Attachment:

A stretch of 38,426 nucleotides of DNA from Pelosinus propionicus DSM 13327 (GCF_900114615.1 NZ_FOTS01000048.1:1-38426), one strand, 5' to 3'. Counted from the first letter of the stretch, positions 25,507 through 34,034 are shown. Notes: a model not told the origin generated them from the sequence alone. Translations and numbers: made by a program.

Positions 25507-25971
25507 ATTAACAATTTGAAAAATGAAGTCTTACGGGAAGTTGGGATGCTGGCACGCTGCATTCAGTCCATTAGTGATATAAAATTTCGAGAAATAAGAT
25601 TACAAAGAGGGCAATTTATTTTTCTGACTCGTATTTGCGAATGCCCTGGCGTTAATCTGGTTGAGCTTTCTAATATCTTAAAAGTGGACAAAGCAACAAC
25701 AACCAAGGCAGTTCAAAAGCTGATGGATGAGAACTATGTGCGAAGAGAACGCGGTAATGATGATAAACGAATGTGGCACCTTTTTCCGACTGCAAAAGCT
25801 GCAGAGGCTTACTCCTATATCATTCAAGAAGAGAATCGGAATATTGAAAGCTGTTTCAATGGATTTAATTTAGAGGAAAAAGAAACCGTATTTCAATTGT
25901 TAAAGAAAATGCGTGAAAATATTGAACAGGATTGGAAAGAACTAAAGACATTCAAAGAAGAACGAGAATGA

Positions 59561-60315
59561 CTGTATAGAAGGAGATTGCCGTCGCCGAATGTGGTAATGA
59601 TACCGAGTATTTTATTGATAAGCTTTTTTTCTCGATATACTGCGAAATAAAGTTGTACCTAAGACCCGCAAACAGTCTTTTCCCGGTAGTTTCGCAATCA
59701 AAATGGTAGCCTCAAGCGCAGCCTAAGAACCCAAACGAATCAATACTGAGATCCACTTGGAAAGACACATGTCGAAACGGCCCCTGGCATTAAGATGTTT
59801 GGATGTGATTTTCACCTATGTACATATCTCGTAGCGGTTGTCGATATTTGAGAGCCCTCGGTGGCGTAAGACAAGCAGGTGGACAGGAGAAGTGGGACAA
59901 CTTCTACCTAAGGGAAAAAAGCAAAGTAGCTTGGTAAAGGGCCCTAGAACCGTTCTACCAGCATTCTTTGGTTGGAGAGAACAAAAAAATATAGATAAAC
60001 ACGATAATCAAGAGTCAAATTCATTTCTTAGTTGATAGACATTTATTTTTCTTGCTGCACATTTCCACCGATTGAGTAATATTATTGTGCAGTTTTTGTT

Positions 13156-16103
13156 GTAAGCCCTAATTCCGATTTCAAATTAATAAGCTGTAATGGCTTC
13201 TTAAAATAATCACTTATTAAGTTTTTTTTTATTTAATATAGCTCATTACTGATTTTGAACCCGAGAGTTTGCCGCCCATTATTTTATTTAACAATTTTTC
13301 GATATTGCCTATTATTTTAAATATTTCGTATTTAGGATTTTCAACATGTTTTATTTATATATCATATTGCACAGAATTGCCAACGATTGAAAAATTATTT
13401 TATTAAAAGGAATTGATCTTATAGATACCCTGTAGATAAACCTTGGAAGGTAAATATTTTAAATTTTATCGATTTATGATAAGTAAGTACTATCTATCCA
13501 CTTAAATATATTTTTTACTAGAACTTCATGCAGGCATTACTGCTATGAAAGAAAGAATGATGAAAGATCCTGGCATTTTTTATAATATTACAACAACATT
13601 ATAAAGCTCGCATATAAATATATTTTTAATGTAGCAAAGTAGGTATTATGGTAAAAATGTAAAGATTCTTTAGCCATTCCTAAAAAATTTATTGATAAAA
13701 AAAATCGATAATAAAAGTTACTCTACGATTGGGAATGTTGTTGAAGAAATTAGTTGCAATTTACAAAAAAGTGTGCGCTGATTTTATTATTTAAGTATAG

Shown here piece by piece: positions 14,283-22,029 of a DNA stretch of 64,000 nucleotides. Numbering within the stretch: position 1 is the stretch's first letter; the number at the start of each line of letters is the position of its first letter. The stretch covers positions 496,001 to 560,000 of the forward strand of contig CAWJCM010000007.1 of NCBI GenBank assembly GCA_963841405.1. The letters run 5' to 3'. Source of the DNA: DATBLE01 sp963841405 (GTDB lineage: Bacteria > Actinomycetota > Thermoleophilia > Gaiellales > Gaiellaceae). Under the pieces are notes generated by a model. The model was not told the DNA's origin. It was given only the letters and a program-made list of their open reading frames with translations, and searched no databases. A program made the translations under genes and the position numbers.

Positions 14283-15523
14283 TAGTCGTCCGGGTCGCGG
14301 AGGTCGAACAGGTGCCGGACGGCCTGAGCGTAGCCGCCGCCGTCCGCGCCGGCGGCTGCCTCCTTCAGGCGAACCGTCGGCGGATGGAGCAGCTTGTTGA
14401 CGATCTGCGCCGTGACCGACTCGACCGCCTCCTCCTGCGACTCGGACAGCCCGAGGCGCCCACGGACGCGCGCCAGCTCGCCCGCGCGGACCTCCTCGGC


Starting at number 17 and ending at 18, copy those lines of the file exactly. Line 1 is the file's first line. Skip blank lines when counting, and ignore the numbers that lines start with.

13201 TTAAAATAATCACTTATTAAGTTTTTTTTTATTTAATATAGCTCATTACTGATTTTGAACCCGAGAGTTTGCCGCCCATTATTTTATTTAACAATTTTTC
13301 GATATTGCCTATTATTTTAAATATTTCGTATTTAGGATTTTCAACATGTTTTATTTATATATCATATTGCACAGAATTGCCAACGATTGAAAAATTATTT